On the 3d of May they saw many dolphins, the first they had seen in the South-Seas.

On the 11th, after passing several uninhabited islots, they discovered an island in lat. 16 deg. 10 min. S. where they had an engagement with the natives, whom they found to be great thieves; they were, however, very handsome; their limbs well-proportioned, of large stature, quite naked, excellent swimmers, and very active. This island they called Cocos Island, because they were here plentifully supplied with that fruit. A league from it lay another, which they named Traitors Island, because the inhabitants had formed a de­sign to cut them off.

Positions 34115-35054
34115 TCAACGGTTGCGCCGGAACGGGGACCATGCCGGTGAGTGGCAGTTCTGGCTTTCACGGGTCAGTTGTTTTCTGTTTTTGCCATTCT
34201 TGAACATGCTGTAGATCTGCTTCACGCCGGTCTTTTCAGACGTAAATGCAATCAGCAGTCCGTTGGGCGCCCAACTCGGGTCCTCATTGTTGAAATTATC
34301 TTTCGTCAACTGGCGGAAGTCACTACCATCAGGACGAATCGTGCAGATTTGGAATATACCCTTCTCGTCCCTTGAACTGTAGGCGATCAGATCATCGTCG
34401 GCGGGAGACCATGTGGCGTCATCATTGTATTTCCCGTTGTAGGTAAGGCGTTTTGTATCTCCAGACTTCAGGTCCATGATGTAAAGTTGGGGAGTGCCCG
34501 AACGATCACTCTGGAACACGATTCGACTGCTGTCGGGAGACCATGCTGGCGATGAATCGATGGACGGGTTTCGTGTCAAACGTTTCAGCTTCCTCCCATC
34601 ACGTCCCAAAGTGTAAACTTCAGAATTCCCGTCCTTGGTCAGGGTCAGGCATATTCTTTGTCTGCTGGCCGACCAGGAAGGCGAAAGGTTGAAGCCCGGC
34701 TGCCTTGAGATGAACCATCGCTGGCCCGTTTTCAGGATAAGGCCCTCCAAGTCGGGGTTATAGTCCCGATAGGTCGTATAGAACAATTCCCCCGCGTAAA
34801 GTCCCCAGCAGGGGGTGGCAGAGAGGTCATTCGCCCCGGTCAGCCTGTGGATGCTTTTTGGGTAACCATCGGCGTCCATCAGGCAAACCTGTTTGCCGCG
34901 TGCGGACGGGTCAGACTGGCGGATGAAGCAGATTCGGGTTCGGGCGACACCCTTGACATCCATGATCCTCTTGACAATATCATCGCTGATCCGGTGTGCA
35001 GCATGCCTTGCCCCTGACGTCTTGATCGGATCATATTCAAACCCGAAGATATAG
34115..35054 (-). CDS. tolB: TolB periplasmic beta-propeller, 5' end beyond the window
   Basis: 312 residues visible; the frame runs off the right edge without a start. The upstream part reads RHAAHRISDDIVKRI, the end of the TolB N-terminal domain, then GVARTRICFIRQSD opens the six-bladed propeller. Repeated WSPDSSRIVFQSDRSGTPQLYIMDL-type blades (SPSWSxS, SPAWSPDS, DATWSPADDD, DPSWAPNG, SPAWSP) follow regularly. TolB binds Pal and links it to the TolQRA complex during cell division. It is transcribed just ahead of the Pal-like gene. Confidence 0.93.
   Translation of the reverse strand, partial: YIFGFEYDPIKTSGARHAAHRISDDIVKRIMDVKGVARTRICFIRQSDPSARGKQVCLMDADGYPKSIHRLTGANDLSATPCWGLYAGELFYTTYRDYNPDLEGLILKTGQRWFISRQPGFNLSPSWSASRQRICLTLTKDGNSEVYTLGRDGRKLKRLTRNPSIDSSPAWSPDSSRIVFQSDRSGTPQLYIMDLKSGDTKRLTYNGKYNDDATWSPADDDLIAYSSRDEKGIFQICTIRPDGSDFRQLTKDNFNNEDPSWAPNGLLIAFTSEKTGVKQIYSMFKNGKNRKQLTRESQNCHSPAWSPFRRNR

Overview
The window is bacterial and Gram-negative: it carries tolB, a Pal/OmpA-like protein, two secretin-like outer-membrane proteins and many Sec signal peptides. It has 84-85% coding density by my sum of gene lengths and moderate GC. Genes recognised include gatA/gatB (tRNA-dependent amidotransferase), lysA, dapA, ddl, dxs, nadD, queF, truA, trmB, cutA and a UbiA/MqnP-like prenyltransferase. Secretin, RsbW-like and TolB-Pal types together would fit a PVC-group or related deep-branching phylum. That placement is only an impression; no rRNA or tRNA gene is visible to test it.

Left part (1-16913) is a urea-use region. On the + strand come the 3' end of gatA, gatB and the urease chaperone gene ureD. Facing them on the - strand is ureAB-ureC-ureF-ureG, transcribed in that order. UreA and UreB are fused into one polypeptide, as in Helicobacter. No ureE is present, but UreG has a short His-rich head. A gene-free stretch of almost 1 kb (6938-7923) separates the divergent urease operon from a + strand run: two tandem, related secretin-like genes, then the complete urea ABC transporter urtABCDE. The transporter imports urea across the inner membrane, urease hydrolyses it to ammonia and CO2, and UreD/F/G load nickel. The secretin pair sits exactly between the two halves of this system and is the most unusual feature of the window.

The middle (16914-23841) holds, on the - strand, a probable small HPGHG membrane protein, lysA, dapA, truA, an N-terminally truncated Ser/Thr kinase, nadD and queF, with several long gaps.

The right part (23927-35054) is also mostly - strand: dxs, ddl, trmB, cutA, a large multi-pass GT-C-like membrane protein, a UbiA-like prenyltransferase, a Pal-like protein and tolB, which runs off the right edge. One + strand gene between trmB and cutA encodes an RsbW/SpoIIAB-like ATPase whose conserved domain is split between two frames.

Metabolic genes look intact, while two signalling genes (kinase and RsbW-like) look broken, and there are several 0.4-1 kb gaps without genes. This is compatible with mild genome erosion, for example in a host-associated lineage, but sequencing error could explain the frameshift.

On the 18th, having sailed near 5000 miles from the coast of Peru, without discovering the least appearance of a southern land, or falling in with the so much celebrated Isles of Salomon, and being in lat. 16 deg. 5 min. S. it was there con­sidered in full council what course to steer next; when it was determined to return home by the well known track to the northward of New Guinea. [Page xxxviii] In pursuit of this resolution they changed their course to the N. N. W. and on the 22d, being in lat 14 deg. 56 min S. they fell in with an island which, by its beautiful appearance, pro­mised fair to afford refreshment. Sending the shallop to sound, they found 50 fathom, sand and shells, in a kind of bason over-against a small river issuing from a valley edged with trees. This gave unspeakable pleasure to the whole company.